Big rocks in the middle of a body of water. Hills in the background.
Woman with short black hair, a grey suit coat. She is smiling at the camera.A Part of the Equity Bank Entrepreneurial & Leadership Series of Dose Of Leadership
The Entrepreneurial & Leadership Series of Dose Of Leadership, brought to you by Equity Bank and Richard Rierson, is all about sharing inspiring and educational interviews with today’s most relevant and motivational leaders. Rierson talks to leaders and influence experts who dedicate their lives to truth, common sense and courageous leadership.

Richard Rierson sat down with Teresa Lovelady, President and CEO of HealthCore Clinic and she spoke on how she made a name for herself and overcame difficult circumstances.

With a wealth of experience as a patient and professional in the mental health field, Teresa joined HealthCore Clinic (formerly Center for Health and Wellness), an organization in Wichita, KS that is close to her heart, as President and CEO in March 2011. Teresa, herself, has been a medical patient at the Center since 2003 while also serving as a consumer board member since May 2009. 


Throughout her career, Teresa has also served as the Vice President of Prevention and Advocacy at the Mental Health Association of South Central Kansas while also serving on a variety of other task forces, coalitions, and committees to help enrich her community and empower those within it.

Teresa spoke candidly about a variety of topics including what it was like growing up in the south side of Chicago and the challenges that environment presented. Teresa also talks about what kept her going as a child, challenges she faces in her industry, and much more.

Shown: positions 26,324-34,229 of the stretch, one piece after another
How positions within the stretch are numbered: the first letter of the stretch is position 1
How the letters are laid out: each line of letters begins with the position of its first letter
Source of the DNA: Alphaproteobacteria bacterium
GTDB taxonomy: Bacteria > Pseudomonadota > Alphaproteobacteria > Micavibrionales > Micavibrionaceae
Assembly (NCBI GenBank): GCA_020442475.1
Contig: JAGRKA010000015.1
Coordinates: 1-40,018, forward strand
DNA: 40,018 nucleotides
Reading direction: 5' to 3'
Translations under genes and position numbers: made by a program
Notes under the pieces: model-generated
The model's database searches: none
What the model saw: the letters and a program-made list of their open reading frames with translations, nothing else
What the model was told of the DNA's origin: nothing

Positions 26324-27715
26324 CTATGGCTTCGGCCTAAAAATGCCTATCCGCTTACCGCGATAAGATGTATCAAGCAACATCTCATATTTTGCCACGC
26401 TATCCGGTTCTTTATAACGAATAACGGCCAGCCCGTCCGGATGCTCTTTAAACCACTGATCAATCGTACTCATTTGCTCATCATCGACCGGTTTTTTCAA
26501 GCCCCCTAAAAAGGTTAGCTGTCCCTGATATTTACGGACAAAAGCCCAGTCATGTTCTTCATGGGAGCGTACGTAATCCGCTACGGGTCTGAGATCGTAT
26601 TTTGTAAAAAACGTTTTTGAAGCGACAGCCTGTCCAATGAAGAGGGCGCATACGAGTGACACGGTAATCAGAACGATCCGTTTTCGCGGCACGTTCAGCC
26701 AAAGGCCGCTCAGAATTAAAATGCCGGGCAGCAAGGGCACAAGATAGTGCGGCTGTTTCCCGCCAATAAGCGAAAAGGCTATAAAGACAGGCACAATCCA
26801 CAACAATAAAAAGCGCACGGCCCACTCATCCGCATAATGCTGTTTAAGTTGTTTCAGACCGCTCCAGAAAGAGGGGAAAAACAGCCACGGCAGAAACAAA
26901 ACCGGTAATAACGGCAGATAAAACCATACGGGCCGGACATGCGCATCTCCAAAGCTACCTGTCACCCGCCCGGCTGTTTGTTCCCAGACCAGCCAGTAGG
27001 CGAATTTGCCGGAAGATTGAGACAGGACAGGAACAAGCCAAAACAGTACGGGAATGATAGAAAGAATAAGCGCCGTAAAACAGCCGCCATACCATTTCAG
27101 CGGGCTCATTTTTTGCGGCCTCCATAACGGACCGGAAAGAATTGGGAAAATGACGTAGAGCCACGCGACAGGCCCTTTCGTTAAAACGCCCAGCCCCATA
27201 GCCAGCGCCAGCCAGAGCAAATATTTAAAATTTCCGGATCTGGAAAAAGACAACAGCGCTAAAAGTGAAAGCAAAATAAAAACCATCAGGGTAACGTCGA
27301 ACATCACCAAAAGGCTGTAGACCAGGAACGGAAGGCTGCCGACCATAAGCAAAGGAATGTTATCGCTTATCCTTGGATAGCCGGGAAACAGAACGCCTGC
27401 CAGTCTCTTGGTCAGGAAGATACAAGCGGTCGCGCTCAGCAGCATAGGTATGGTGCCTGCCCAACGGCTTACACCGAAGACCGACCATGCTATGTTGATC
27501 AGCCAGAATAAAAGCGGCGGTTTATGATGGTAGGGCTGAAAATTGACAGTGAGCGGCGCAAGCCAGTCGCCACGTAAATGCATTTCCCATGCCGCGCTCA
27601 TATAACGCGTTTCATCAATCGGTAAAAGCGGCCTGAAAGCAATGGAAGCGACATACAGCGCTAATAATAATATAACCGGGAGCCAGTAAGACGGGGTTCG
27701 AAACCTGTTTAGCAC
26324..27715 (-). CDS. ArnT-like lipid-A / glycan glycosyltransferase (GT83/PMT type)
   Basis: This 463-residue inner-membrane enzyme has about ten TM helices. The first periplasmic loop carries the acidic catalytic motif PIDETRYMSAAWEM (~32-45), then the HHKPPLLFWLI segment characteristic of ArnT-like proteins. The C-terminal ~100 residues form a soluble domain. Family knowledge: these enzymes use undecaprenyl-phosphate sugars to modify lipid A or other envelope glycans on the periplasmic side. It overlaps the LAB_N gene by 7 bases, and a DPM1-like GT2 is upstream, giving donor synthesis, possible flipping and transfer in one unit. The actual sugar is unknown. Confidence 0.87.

Keeping Up Motivation as an Adolescent 


Lovelady was essentially a homeless child with a mother and father who were pretty much unavailable. She spent her time trying to take care of her two younger brothers and their peers on the south side of Chicago in the 90s. The main thing that kept Lovelady going were the influential teachers in her life.


Teresa found her first mentor in elementary school. Teresa had a speech impediment and her special education teacher was the first one to show her that a wealth of life existed outside of her neighborhood. “I would meet her a couple of blocks away from the projects and she would take me to the most phenomenal places outside of my ghetto. She took me to the botanical gardens in Chicago, she took me to the art museum, the Museum of Science and Industry, so it was exposure.” says Lovelady. “She showed me the other side and she gave me hope. She told me to never stop believing in myself. From that point on, I felt like I had teachers, who came into my life at different points, that saw the other side or saw potential within me and told me to never give up on myself.”

Teresa credits one specific teacher for planting an important seed by saying, “You’re better than what’s around you.”


Teresa says there are two ways to deal with trauma, you can either find growth from it or internalize it. Teresa says, “ You can internalize it, but once you internalize it, you become that statistic. Or you can take the power of what you have gone through and use it to empower and help others.”


Reconciling with Survivor’s Guilt